GENEVA — Melissa Peters has had customers tell her they’re thinking of leaving their wife. She’s heard them share other very personal thoughts, including the death of loved ones and joyous occasions in their lives.
She says some view her as a therapist because she dispenses advice when asked.
She does all this while cutting their hair.
Peters has operated Melissa’s Barber Shop on Seneca Street since 2001, clipping away at thousands of heads and enjoying the back-and-forth, give-and-take banter of barber shop conversation. She’s also somewhat rare in that she’s a woman whose primary clients are boys and men.
She’s not a hairdresser, although she is a licensed cosmetologist. While a student at Geneva High School, she attended Wayne-Finger Lakes BOCES to learn about cosmetology. After graduating in 1998, she worked as a certified nurse assistant a short time and cut hair on the side.
“I was interested in cosmetology early in high school,” she said earlier this week. “I cut my dad’s hair, my mom’s hair, and experimented on my younger sister.”
Eventually, she decided to make a career of what she considered her true calling. She received her state license and joined the staff at Karizma Salon on Exchange Street, cutting and styling hair for mostly women.
She struck out on her own in 2001, renting her current shop and working alone as a barber, catering to boys and men.
Asked why, she hesitated.
“Less drama with males,” she said. “Men are more laid back. I like the barber shop environment, and so do the men.
“I’m a people person. I like the different conversations that take place here,” she added. “I can go back and forth on certain topics, but it’s all mellow. I want everyone to feel comfortable here.”
Sixteen years later, she has no regrets. She said she will still cut a woman’s hair if they want it short, but doesn’t do styling of long hair. Nor does she have a sink for shampooing. She only accepts cash or check for payment and has installed an ATM machine to emphasize the point.
“I opened the doors and hoped for the best,” she recalled. “It was slow at first and took a while to build a reputation and clientele, but they came. I have many guys who’ve been coming here for 16 years.
“When I started, upper Seneca Street was pretty dead. Not much to generate traffic. Today, it’s much more lively and business has been good. No complaints.”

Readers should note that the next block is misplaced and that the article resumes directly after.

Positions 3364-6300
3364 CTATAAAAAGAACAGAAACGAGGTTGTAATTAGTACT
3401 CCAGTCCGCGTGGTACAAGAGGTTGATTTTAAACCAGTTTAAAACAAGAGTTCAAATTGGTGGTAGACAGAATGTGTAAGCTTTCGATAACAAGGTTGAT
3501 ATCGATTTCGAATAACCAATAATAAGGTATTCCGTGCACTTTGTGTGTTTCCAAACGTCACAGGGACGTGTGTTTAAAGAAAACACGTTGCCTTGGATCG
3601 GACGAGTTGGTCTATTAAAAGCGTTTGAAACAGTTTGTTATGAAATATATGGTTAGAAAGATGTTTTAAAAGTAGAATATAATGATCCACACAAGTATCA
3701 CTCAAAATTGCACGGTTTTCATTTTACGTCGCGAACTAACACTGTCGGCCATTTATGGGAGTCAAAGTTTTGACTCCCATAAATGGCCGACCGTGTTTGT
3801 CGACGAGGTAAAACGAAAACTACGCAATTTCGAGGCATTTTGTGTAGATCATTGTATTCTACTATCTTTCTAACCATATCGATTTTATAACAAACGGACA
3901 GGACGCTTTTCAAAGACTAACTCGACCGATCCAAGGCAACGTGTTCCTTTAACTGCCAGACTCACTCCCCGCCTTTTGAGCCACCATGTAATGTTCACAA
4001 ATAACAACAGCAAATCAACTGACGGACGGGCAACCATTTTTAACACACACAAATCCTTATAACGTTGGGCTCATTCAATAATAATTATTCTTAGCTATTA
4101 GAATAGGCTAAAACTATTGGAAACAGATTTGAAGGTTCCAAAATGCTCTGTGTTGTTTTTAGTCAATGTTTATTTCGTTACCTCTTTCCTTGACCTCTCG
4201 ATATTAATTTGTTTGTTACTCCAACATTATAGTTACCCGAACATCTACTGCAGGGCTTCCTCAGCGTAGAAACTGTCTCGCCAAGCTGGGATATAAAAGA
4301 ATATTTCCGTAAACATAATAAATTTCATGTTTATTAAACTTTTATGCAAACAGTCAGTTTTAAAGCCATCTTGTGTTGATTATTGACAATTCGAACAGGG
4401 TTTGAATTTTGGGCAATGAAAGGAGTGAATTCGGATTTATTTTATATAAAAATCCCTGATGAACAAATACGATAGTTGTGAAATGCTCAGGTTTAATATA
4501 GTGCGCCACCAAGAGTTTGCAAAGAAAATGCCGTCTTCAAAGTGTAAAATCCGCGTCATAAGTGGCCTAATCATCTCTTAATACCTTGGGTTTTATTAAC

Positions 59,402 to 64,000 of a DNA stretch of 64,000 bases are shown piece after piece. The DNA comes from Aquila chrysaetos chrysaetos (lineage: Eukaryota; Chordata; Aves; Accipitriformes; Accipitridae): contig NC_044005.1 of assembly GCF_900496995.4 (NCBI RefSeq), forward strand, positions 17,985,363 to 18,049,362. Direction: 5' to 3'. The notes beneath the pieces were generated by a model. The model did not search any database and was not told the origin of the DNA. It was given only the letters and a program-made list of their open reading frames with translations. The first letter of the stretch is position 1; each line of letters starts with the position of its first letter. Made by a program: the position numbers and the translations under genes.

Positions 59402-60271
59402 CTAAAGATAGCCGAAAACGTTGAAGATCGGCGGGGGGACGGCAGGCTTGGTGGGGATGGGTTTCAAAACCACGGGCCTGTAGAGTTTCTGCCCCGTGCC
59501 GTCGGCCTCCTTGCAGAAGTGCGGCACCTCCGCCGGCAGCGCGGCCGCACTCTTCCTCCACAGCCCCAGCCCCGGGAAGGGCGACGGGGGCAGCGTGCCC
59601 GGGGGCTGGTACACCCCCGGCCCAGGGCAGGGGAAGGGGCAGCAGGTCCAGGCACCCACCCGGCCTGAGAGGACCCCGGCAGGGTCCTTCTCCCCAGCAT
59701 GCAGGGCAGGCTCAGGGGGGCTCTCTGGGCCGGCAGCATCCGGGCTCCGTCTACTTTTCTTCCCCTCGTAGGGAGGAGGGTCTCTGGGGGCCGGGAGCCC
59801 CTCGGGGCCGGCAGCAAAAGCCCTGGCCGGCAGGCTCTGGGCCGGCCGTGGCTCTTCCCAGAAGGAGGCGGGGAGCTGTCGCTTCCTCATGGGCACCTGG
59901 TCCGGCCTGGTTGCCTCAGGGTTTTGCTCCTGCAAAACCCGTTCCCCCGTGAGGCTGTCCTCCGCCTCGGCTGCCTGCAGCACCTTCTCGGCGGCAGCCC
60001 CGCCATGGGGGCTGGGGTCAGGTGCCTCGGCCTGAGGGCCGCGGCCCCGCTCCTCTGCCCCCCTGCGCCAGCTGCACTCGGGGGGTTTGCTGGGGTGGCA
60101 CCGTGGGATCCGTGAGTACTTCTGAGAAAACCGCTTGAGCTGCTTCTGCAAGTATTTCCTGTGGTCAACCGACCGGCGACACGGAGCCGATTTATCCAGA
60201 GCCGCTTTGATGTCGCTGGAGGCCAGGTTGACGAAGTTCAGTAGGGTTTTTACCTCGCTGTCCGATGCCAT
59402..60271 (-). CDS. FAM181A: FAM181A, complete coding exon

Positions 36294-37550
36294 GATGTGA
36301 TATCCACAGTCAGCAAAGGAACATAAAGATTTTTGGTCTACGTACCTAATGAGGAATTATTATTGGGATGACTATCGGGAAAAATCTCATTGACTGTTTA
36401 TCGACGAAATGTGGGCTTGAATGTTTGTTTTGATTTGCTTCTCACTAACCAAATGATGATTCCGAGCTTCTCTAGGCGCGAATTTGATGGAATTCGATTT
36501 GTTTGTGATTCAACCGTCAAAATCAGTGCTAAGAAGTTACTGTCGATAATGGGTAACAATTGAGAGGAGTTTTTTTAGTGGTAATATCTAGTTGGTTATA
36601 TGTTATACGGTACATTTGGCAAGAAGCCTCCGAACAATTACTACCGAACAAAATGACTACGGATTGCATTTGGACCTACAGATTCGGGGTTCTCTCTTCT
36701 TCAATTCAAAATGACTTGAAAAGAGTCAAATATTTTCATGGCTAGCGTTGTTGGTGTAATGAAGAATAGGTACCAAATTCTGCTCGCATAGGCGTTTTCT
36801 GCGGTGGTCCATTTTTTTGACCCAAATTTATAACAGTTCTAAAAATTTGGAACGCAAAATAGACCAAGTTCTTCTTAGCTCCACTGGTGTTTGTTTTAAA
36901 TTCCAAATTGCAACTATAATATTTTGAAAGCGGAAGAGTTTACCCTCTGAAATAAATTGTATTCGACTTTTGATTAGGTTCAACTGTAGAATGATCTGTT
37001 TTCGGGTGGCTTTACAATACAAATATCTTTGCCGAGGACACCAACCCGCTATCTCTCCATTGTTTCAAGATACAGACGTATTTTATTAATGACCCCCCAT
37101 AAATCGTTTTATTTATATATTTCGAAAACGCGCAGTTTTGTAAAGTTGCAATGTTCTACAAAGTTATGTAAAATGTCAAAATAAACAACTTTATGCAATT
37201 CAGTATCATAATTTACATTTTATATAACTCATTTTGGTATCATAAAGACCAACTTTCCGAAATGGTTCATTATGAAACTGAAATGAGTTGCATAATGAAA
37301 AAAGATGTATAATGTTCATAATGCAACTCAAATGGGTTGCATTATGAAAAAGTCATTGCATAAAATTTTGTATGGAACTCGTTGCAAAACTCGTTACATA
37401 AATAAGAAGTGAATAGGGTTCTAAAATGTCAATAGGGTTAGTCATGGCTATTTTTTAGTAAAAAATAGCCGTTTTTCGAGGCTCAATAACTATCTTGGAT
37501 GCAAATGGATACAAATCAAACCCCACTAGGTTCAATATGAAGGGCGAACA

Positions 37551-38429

Things went so well she bought the building she’s in at 99-101 Seneca St. in 2011.
She said one of her saddest memories was when one of two teenage brothers from Waterloo who often came in together to get haircuts died in an auto accident.
“I was devastated, especially when the other brother came in alone,” she said. “He handled it better than I did.”
There are plenty of laughs, jokes and good-natured ribbing too.
Her shop does walk-ins only.
“I do everyone from little 2-year-old boys to teenagers to college kids to all ages of adults, right up to the older men,” she said.
Earlier this fall, she added a second chair, hiring Genevan Dominic “Dutchie’’ Venuti to form a two-person shop.
“I was always going to hire a second barber,” Peters said. “As a single mother of two kids, ages 8 and 10, I want to have a backup if I had an emergency or the kids were sick. With Dutchie, I can go and not have to shut the doors.”
Venuti used to get his hair cut by Peters. When he expressed an interest in barbering, she encouraged him to go to school and get his license, and she’d consider hiring him — Peters said the volume of business justified a second barber.
He called her bluff.
“I finished school in July, and, after getting my license, I started here in October,” Venuti said.
Peters will visit a person’s home, hospital room or nursing home to cut hair if the customer can’t make it to the shop.
“I get to share birthdays, new grandchildren, adoptions, births and other happy things with customers who come in,” she said. “They are open with me, asking for advice, which is why I joke about being a therapist. I give it if I can.”
“All in all, I have no regrets. I plan to stay right here. I like it.”